One of the most controversial legal figures during the George W. Bush administration has weighed in on the efforts of Rep. Jim Jordan (R-OH) to avoid testifying before the House Select Committee to Investigate the January 6th Attack on the U.S. Capitol.
In Tuesday's Washington Post morning political newsletter, Jacqueline Alemany and Theodoric Meyer report that Congress is grappling with whether Jordan may have immunity from a subpoena due to the Speech and Debate Clause.
Attorney John Yoo, who faced calls for investigation over torture, analyzed Jordan's situation.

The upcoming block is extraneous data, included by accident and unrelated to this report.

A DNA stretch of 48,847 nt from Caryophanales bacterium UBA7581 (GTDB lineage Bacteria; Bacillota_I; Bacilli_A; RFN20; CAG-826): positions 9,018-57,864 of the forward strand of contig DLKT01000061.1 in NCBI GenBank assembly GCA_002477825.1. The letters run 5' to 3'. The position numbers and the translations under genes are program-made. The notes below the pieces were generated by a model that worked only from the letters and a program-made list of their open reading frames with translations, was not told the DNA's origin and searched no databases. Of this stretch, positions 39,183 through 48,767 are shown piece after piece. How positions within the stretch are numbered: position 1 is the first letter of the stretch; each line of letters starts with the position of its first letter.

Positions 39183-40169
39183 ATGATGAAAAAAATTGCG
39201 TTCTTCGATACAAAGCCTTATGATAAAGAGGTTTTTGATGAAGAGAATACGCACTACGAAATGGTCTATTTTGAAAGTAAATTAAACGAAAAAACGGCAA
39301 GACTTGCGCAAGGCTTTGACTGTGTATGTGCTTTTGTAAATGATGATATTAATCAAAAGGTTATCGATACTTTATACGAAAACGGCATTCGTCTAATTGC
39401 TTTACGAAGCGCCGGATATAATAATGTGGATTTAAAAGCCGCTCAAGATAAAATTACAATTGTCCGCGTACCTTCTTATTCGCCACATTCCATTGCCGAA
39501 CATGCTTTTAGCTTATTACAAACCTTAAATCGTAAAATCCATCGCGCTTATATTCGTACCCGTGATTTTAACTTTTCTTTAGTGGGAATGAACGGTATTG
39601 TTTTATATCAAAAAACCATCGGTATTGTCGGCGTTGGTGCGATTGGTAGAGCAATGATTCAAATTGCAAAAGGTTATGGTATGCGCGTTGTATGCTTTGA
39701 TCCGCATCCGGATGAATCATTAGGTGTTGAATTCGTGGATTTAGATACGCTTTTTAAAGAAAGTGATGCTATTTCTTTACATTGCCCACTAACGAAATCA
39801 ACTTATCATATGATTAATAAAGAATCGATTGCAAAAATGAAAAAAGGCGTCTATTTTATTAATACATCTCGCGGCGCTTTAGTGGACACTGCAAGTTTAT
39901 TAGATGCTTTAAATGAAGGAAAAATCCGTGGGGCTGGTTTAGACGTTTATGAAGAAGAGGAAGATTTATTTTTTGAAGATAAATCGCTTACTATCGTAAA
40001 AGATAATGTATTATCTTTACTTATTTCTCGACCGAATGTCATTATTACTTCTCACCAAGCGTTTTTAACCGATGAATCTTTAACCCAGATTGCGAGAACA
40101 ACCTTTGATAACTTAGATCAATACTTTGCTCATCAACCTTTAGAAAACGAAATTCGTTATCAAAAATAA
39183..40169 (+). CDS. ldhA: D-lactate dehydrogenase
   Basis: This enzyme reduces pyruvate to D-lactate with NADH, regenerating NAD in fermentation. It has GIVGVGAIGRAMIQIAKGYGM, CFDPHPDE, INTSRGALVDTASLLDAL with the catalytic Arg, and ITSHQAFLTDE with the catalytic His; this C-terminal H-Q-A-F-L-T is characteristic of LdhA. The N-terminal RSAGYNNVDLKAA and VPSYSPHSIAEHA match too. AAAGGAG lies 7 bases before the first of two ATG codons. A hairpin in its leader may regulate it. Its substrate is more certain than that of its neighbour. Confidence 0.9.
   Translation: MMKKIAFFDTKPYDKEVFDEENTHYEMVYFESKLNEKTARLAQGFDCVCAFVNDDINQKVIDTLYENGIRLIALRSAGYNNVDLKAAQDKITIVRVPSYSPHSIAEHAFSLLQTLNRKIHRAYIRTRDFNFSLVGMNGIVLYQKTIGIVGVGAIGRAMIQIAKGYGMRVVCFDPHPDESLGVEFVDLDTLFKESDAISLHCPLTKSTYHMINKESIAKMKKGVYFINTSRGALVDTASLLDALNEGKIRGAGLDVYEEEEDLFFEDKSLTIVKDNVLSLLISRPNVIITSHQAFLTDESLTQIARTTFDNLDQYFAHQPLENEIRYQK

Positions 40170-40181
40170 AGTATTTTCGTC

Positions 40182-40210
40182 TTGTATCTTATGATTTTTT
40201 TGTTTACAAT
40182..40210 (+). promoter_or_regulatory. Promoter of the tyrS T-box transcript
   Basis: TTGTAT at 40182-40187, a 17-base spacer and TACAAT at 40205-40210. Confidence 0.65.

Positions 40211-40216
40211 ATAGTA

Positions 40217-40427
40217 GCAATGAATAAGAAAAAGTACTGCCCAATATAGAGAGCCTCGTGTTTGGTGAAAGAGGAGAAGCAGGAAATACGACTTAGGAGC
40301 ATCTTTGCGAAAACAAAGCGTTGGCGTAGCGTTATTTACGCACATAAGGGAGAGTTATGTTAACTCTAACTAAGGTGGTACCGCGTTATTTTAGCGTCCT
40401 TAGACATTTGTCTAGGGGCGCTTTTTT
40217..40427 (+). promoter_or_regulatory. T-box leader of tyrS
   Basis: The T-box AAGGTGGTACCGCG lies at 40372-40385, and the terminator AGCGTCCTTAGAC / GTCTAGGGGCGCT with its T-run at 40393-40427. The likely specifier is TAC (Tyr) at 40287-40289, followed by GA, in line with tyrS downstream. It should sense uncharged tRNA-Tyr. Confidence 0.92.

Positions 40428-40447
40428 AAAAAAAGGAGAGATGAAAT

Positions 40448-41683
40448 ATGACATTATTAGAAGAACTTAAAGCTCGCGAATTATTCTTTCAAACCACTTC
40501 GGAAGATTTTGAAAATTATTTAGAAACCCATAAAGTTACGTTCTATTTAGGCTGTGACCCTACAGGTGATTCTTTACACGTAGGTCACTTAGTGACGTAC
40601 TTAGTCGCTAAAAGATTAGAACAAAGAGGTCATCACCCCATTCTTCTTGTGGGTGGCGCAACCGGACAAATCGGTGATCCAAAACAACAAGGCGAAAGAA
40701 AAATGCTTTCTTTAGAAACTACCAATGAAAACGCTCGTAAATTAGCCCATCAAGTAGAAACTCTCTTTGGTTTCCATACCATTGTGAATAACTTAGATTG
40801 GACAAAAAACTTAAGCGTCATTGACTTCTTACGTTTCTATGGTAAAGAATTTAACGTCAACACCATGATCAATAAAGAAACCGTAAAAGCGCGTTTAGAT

"But Former Justice Department official John Yoo told The Early that the clause clearly does not extend immunity to lawmakers in this case," the newspaper reported. "The clause was designed to protect the independence of the legislature but 'not to protect the legislature from itself,' said Yoo. The work of lawmakers in Congress 'can be questioned in Congress…It's a pretty easy answer and there's a lot of practice,' Yoo added."
Read the full report.